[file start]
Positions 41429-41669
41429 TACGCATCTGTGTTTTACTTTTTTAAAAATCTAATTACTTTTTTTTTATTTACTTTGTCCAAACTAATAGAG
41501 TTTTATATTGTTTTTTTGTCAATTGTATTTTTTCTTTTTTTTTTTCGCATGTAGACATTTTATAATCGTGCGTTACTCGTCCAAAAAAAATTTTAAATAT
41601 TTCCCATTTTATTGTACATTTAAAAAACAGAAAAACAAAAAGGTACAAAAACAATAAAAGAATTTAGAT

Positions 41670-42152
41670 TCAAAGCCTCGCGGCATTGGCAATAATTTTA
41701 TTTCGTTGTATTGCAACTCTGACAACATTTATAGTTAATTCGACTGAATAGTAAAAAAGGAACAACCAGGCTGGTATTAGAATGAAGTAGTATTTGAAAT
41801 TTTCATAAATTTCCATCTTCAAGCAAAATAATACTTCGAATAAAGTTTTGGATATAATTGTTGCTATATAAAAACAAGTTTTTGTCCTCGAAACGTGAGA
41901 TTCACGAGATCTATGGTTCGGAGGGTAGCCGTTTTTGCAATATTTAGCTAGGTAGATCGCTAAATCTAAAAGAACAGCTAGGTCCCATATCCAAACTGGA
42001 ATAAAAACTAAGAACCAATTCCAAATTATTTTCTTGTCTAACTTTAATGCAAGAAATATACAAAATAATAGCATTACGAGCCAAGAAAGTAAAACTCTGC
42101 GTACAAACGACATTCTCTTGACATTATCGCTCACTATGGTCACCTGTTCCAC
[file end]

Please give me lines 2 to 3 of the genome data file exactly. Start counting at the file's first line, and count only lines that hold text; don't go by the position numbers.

41429 TACGCATCTGTGTTTTACTTTTTTAAAAATCTAATTACTTTTTTTTTATTTACTTTGTCCAAACTAATAGAG
41501 TTTTATATTGTTTTTTTGTCAATTGTATTTTTTCTTTTTTTTTTTCGCATGTAGACATTTTATAATCGTGCGTTACTCGTCCAAAAAAAATTTTAAATAT